Water recycling centre

Each WRC has a permit, as agreed with the Environment Agency, for how much water is treated under different weather conditions and the quality of the water that is discharged to the environment.

This WRC is within capacity to meet its permit.

Water quality

When untreated wastewater is discharged to a watercourse it can affect the downstream environment including the river and coastal areas. This could be from unauthorised wastewater spills or leaks, misconnections (when wastewater from household is incorrectly connected to the surface water sewer), or storm overflows.

The Bowerhill catchment has not experienced significant pollution events in the past three years. 

Future challenges in the catchment

Growth

New developments can cause an increase in wastewater requiring conveyance and treatment. Improvements to the foul sewer system to support new development will be assessed by Wessex Water developers' group and infrastructure charges, paid by new developments, will fund required upgrades to ensure sewer flooding risk is not increased.

Developments can also increase the area contributing to rainwater runoff to the urban drainage networks, whether it is a surface water or combined sewer, causing an increase risk in surface water and potentially sewer flooding. Best practice is to utilise Sustainable Drainage Systems (SuDS). We have a policy that surface water connections to the foul sewer system is not permitted.

The adopted Wiltshire Core Strategy 2015 allocates upwards of 2240 new homes over the plan period for the Melksham area. Phased allocations will be made through the plan period and there will be significant residential growth within the catchment.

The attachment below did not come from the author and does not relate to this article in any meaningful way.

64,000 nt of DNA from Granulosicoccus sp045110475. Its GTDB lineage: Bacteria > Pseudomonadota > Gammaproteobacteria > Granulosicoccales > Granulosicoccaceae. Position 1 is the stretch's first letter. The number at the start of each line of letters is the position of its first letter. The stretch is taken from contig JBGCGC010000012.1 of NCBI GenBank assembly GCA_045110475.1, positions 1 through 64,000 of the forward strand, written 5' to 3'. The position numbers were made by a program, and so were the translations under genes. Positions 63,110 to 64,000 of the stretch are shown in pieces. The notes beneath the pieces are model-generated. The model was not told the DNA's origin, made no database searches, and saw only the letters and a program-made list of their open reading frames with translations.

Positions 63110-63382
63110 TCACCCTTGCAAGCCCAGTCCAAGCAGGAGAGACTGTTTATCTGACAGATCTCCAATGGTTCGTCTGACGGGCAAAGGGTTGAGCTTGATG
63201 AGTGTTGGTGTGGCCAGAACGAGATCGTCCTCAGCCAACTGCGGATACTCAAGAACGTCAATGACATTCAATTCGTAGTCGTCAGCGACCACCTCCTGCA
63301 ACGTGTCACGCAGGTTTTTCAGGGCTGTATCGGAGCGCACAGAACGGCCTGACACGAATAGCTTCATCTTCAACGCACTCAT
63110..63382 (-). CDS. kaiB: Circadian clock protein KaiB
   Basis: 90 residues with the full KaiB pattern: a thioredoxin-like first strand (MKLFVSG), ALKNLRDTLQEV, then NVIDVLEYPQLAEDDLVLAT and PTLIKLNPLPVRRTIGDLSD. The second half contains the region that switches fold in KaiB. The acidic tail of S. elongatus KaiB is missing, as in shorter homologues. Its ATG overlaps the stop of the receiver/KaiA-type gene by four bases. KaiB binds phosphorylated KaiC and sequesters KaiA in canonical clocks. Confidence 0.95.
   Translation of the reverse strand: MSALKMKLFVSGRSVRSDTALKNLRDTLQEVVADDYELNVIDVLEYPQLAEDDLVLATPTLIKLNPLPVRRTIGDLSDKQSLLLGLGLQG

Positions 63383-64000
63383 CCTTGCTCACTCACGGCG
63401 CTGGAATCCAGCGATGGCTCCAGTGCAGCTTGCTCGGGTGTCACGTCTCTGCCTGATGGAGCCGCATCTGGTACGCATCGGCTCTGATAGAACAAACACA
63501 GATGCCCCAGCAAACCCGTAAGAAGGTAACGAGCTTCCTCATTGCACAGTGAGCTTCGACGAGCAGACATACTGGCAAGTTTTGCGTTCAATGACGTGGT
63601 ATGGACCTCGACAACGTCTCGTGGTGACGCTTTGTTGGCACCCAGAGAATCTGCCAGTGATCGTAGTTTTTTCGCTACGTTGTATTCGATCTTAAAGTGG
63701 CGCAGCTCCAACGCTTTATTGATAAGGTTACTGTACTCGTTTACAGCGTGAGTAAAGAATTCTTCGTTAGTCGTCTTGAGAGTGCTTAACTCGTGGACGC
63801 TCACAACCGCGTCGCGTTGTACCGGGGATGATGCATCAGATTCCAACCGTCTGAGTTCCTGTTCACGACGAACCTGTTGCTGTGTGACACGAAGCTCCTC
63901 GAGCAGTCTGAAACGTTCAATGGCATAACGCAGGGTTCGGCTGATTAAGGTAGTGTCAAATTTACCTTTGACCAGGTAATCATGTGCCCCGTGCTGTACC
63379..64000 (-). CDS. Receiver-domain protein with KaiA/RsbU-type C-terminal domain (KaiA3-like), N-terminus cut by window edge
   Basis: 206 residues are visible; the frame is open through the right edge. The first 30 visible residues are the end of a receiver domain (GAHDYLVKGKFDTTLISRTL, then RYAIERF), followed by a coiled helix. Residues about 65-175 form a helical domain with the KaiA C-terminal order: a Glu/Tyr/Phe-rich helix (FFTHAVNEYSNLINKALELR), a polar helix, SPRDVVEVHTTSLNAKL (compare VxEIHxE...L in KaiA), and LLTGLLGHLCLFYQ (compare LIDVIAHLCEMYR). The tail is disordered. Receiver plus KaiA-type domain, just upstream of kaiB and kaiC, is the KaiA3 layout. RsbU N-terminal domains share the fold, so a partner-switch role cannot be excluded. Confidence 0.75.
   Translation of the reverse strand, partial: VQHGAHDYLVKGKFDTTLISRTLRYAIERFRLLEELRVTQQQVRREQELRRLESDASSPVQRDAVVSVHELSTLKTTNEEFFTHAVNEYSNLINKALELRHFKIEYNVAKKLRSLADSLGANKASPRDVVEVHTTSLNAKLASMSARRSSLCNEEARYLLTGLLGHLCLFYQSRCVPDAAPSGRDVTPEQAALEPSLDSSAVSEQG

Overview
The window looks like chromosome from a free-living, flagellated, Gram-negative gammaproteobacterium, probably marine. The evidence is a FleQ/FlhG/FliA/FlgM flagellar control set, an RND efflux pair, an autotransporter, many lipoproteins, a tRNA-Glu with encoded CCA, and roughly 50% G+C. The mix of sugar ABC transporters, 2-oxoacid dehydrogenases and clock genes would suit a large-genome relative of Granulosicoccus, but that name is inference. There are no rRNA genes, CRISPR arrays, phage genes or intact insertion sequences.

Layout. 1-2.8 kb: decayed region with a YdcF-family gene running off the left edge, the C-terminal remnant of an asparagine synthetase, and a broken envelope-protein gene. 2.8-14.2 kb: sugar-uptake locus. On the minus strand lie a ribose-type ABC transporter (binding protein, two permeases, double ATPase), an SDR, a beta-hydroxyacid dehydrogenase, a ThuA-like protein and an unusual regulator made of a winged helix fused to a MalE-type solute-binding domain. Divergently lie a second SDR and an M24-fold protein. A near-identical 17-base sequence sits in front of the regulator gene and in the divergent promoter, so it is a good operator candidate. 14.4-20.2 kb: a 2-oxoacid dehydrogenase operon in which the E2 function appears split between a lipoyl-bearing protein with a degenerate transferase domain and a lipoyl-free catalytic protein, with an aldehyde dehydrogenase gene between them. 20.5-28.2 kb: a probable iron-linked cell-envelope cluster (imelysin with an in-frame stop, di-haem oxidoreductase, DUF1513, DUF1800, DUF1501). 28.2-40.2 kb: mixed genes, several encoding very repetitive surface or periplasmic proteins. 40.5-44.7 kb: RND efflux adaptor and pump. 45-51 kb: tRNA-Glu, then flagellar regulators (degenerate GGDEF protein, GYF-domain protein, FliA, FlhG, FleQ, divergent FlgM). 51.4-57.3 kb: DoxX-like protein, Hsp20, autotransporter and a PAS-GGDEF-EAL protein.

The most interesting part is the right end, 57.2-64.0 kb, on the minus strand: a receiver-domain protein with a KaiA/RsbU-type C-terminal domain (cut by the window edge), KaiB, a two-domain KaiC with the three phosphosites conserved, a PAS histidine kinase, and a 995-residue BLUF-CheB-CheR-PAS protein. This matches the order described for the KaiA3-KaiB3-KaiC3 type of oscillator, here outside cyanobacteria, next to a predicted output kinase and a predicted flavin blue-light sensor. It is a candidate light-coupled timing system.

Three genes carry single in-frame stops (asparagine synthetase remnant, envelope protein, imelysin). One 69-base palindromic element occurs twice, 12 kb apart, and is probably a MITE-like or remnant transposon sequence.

Strategic improvements to the network will need to be considered and phased to match the rate of development and growth. Bowerhill WRC is a strategic asset and the existing odour buffer zone should be retained around the works.

Climate change and urban creep

Climate change is likely to increase the intensity of rainfall leading to higher risk of flooding in the future; however, the magnitude and timing of this change is highly uncertain.

Urban creep can also pose a challenge for managing our drainage and wastewater networks. This is when existing households extend or build over gardens and create impermeable area for use such as car parking. This type of growth increases the area contributing to fast runoff to the urban drainage system and can increase the risk of flooding.

As a part of the Drainage and Wastewater Management Plan process, we are producing models to understand how these challenges may impact the area.

Strategy

Short term

  • Model and assess the impact from future development on the network, considering climate change and urban creep, and identify enhancements required to reduce the risk of flooding.

Medium term

  • Provide network capacity improvements to support local developments.
  • Review capacity at the WRC, considering growth in the catchment and climate change, and identify mitigation measures if required.
  • Review and update odour models to protect development and the WRC.

Long term 

We are developing long-term options that address and mitigate for climate change, development, urban creep and other future challenges as a part of the Drainage and Wastewater Management Plan process. This could include the use of sustainable drainage systems, new technologies and working with partners more to align long term plans and schemes.